Brooks Koepka is teaming up with his brother Chase at the Zurich Classic
If you have a brother, you know what Brooks Koepka meant when he talked about playing with younger brother Chase in the new team format in the Zurich Classic of New Orleans.
"We could kill each other, or it could be an awesome week," Brooks said before the tournament began.
Thursday definitely leaned toward the awesome, or at least the exceptionally neato. Team Koepka ham and egged it for a quite respectable 3-under-par 69 that had the brothers in golf tied for 11th after one loop around TPC Louisiana.
"I'm not surprised at what we shot," Brooks said. "I don't know if people thought I was just bringing some random dude that I grew up with from the club, but he's a really good player. To be in the position we're in, I'm not surprised."
Brooks Koepka is a proven commodity. He only has one win on the PGA Tour coming two years ago in the Phoenix Open, but he has $1.9 million in earnings this season and is ranked No. 19 in this week's world rankings.
This is the first PGA Tour start for alleged random dude Chase Koepka, three years Brooks' junior, courtesy of a sponsor's exemption. It's also the first time they've played together in this kind of team format, with alternate shot Thursday and best ball Friday. The former South Florida standout (big brother Brooks played at Florida State) spends most of his time continent hopping on the European Tour.
Novice though Chase may be in the ways of the PGA Tour, Brooks knows his little brother can play. He wants everyone else to know it, too.
"He's used to putting it right next to the hole and making some putts," Brooks said, "whereas we have been known to spray it a little bit off the tee."
Brooks put it right next to the hole as the Koepkas started off on the par-4 10th hole. Chase split the fairway with his first PGA Tour strike, a 278-yard drive, then Brooks nailed the pin from 128 yards, the ball stopping nine inches away.
"Watching him hit the pin on 10, that was awesome," Chase said.
The rest of their first nine was less than awesome by any standard. The Koepkas bogeyed the easyish par-4 13th and the hard as nails par-4 15th, the toughest hole Thursday that TPC Louisiana had to offer.
They turned to the front nine and went off birdie, birdie, birdie, however, capped by a 35-yard snake of a birdie putt that Chase sank on the difficult par-3 third.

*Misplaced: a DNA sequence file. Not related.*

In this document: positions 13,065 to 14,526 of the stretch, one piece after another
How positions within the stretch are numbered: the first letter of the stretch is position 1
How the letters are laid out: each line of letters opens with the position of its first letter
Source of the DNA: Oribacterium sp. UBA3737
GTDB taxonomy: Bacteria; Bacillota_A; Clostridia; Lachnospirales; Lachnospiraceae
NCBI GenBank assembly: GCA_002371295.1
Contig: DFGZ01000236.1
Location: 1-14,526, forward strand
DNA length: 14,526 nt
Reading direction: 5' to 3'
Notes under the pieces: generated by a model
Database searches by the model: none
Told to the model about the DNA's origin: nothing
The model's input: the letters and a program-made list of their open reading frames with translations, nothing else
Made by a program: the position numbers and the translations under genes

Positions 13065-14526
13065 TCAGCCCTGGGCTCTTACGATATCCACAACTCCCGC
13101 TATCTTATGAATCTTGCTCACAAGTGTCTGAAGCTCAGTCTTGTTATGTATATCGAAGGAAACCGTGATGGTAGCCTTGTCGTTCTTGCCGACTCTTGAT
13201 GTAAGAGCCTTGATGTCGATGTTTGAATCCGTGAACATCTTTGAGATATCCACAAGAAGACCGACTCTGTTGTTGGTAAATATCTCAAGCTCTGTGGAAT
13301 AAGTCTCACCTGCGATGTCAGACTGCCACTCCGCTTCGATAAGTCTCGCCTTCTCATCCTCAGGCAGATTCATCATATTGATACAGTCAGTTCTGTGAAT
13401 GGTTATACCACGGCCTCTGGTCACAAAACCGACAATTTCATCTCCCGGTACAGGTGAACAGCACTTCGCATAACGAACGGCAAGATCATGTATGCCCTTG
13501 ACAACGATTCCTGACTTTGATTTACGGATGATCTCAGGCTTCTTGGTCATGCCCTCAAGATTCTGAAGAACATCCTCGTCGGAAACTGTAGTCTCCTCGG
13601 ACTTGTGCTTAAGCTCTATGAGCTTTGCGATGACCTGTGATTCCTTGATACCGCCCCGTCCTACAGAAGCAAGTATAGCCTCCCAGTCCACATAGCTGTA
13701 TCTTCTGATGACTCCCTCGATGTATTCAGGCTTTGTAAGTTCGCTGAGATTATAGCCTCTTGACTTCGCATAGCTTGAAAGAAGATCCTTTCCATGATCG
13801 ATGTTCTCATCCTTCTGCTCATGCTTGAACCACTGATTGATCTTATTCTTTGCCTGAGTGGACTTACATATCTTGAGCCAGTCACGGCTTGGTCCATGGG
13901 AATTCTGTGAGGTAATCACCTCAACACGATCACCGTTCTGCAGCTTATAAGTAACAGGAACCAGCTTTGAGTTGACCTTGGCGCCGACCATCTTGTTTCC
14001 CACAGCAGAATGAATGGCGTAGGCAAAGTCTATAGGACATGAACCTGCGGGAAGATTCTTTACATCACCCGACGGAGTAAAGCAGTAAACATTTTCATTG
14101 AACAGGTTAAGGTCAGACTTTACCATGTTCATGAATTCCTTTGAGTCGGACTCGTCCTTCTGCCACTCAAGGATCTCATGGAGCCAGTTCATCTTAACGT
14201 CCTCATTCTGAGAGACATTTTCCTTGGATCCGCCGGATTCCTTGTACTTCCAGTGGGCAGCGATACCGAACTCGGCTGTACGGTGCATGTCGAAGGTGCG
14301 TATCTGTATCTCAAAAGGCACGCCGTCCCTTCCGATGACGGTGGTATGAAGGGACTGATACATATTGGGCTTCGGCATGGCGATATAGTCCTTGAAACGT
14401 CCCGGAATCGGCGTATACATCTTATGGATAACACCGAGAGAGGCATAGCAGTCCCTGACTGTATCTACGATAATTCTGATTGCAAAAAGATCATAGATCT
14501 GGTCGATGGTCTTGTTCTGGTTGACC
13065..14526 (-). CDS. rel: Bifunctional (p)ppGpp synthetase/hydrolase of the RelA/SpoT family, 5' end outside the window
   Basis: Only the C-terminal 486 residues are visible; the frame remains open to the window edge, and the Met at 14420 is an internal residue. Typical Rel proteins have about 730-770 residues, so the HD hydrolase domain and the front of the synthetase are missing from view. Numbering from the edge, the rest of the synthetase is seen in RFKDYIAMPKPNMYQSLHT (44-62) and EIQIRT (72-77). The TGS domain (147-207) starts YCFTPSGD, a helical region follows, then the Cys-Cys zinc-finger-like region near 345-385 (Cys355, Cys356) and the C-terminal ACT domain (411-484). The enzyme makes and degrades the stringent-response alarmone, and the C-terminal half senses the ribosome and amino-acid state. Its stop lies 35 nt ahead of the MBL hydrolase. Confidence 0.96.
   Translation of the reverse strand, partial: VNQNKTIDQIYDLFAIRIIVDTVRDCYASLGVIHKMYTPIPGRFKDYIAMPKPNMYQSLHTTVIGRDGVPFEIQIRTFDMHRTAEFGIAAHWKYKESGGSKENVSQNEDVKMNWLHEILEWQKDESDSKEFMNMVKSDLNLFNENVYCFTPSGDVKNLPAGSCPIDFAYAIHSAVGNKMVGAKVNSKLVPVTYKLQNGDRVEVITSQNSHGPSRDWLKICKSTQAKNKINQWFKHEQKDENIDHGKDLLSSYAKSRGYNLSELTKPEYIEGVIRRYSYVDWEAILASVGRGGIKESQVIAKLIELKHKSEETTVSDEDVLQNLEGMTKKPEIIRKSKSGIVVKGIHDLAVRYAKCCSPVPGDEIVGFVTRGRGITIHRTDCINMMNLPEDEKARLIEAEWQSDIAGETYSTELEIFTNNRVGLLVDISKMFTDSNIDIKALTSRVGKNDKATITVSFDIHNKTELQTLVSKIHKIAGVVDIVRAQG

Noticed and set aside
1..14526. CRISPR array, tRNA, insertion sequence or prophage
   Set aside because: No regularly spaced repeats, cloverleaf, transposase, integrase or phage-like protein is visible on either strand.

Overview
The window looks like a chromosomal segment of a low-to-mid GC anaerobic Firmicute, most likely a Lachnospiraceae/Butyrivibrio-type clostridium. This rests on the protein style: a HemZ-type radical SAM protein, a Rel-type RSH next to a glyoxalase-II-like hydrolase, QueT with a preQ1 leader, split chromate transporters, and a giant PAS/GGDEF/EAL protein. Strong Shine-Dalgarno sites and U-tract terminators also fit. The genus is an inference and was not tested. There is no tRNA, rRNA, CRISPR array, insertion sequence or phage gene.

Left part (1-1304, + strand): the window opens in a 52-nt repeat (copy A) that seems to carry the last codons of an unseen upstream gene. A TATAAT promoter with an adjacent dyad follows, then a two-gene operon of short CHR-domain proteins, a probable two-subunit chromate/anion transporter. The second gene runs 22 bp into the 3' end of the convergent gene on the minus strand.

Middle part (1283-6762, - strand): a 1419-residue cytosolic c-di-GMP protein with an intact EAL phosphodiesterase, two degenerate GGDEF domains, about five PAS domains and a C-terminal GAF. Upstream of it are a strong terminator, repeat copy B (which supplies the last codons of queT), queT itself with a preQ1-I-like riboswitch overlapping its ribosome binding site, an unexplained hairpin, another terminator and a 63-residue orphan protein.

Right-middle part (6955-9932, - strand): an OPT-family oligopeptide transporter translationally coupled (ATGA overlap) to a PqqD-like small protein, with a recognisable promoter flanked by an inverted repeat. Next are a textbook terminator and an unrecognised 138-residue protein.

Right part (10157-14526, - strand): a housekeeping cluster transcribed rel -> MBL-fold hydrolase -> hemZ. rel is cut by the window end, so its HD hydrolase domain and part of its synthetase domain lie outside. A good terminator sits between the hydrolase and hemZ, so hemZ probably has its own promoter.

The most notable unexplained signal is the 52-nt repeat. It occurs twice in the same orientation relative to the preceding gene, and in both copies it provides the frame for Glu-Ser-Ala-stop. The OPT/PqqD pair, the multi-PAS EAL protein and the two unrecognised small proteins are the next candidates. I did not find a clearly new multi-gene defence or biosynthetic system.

"Making the bomb on 3," Chase said of his favorite highlight. "You didn't see many putts go in the first 10 holes or so. Seeing the ball go in on three was a real confidence booster."
This year's Zurich Classic is making history as the first team event on the PGA Tour since the 1981 Walt Disney World National Team Championship. The Koekpas aim to stretch history one step further by become just the second pair of brothers to win a team event in Tour history, joining Danny and David Edwards who won at Disney in 1980.
Or, they could join legions of brothers who short-circuited each other in golf and countless other endeavors.
Brooks is confident at least that won't happen.
"We've definitely hurt each other's feelings before," he said. "Nothing we haven't done. It's pretty relaxed. I'm pretty chill on the golf course. Nothing is really going to get to me."
There is the little matter of winning pressure, of course. A team win for Brooks would be career affirming for one of the legions of pro golf's twentysomethings who has become of the most consistent performers on tour. For Chase it would be career changing, shoving open the door to PGA Tour opportunity with a two-plus year exemption into most tour events.
Brothers helping each other live out their dreams.
It's hard to be much more awesome than that.
This article is written by Scott Rabalais from The Advocate, Baton Rouge, La. and was legally licensed via the Tribune Content Agency through the NewsCred publisher network. Please direct all licensing questions to firstname.lastname@example.org.